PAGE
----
The Science of Dreams Pt. 2

Dreamers Adrift > Undocublog

by Minhaz

Sleeping leads to dreaming and that can be dangerous. That’s why I avoid sleeping at all costs and why I am writing this at 3am. But before I began my life in this nocturnal wonderland, I tried my best to understand it. The hidden reason behind why I got into neuroscience: I wanted to understand my dreams and why they were so dangerous.

For example, why this character keeps popping up in them?

Okay, okay. I’m done with the “DREAM” Act puns for the foreseeable future. Being undocumented and having a passion for science goes hand in hand. Why? Because… I’m not really sure. And the more I think about it, no, it doesn’t. Studying science is really difficult as it is and the out-of-school life of an undocumented person can be hectic enough to derail many academic pursuits. Pursuing such a path can indeed be dangerous.

Ugh, so many distractions!

But science is special. Science is literally the pursuit of knowledge. And you don’t have to academically major in science to see why science is important to undocumented youth. Science teaches us how to understand.

You see, the human brain isn’t perfect. It’s full of built in logical fallacies that make erroneous things seem correct. Like false dichotomies, correlation-as-causation assumptions and ad hominems. Catching these errors stem from scientific objectivity which we use to understand ourselves without bias. The brain is a tool and you have to know how to use it. As has been stated before, knowing how to think can be our generic zoloft, generic Zoloft. greatest strength against the ignorant masses.

Chemistry cat jokes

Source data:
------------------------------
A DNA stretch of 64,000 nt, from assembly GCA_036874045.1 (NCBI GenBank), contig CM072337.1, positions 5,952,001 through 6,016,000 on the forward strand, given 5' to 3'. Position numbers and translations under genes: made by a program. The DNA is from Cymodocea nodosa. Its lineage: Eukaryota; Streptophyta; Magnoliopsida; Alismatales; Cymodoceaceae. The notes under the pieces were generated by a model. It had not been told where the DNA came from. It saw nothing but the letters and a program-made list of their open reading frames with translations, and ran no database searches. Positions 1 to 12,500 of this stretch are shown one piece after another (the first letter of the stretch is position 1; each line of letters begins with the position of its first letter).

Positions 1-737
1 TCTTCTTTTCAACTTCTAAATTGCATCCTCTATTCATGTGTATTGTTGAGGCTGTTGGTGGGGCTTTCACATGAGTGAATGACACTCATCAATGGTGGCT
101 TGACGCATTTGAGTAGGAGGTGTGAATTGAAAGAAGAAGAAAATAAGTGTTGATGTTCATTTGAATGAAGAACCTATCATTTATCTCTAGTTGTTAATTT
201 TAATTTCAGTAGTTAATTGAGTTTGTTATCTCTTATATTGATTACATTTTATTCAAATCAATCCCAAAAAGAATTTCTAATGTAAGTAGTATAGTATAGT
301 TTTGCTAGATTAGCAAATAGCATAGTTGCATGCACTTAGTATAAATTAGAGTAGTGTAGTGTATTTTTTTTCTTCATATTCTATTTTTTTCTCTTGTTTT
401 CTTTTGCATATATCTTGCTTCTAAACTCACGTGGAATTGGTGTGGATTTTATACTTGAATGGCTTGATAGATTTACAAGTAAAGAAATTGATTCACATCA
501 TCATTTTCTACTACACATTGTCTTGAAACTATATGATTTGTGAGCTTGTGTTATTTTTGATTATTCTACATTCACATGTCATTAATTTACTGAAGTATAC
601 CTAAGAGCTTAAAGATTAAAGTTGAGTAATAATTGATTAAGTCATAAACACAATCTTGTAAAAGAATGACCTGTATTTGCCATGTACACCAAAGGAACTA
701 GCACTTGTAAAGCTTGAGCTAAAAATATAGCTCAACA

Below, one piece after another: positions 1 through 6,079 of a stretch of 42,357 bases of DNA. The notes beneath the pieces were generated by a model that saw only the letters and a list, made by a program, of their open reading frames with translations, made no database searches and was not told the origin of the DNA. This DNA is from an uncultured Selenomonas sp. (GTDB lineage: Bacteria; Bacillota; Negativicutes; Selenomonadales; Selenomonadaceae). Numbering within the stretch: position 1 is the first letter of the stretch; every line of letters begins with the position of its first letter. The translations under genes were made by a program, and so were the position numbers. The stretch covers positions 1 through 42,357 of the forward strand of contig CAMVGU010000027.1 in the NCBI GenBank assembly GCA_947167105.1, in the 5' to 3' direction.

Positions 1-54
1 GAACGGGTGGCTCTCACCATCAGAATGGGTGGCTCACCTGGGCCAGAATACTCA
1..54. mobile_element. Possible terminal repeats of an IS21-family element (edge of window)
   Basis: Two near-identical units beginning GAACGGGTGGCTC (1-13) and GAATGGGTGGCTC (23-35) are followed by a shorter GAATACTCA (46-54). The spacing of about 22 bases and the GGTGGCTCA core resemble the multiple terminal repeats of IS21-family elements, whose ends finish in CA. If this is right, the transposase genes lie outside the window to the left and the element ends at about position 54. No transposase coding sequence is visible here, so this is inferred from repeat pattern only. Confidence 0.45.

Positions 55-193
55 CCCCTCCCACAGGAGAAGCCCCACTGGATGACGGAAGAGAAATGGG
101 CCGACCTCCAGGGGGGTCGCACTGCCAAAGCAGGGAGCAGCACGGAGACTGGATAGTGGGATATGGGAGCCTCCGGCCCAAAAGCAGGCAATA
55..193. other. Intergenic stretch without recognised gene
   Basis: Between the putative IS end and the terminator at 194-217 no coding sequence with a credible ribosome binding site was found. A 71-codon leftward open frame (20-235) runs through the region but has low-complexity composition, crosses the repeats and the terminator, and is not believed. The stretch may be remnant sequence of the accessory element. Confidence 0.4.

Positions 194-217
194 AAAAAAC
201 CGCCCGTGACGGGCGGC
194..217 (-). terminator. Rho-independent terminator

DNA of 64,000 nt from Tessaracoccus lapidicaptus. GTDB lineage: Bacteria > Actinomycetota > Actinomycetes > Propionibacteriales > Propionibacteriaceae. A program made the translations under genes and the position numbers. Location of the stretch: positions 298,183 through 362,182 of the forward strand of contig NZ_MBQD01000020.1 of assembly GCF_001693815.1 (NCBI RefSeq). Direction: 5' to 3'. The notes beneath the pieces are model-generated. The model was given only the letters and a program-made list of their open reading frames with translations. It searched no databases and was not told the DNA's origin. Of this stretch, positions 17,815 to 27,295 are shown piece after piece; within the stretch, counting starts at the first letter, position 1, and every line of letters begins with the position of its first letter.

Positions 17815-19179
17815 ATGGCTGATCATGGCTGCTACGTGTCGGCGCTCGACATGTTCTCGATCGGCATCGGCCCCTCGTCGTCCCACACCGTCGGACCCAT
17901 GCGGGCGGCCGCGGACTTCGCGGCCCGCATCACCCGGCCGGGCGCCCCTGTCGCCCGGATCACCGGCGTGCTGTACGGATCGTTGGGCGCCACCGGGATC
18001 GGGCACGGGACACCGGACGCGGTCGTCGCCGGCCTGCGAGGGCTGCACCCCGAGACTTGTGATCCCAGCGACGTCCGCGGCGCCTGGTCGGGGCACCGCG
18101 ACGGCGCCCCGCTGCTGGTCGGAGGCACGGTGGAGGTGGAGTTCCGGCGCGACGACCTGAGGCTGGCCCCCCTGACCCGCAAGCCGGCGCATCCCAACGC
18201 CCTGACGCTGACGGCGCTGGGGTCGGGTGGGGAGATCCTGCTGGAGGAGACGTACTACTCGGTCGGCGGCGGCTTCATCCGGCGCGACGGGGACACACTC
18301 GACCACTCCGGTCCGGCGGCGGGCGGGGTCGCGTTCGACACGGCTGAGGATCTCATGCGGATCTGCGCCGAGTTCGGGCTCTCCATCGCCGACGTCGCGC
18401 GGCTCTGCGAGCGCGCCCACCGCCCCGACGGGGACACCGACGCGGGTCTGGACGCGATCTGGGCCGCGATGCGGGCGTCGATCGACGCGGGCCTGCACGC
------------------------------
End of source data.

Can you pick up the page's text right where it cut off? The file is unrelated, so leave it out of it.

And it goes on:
For the undocumented science college student or any high schoolers thinking about pursuing it, here’s the absolute most important piece of advice in the world: do not let your undocumented status keep you from applying to research assistant positions in your professors’ labs. I know that sounds hella specific, but if you’re in the field of science at a JC or University, chances are that you have a professor who is doing some Bill Nye shit in his office in between classes: and you need to be apart of that. That is the only way to network and gain experience for when you’re done with your degree and possibly taking a shot at a job in a research lab somewhere…hopefully not as a test subject (Trust me. Now my nipples twitch whenever I’m near a microwave. Don’t ask, it’s rude.)

The other thing is, build your relationships with your teachers. Growing up, I was always taught to shy away from authority-laden, adult figures who were apart of “the system.” Getting close to them meant I might have to tell them my status and who knows, get kicked out of school? That’s what I thought back then anyways. But those relationships are probably the most important ones you can create.

Who knows, hopefully as we create a more accepting atmosphere for our people, “coming out” to adults won’t be as dangerous. Still be careful and get to know people before you do. The point is, have a plan when approaching people to figure out if you can trust them but don’t NOT attempt for fear they might disappoint you with their personal beliefs.

The Science of Dreams is a parallel piece by two undocumented science majors that covers each writers perspectives on science in the undocumented community. Juan is majoring in Electrical Engineering and Minhaz has a degree in Neuroscience.

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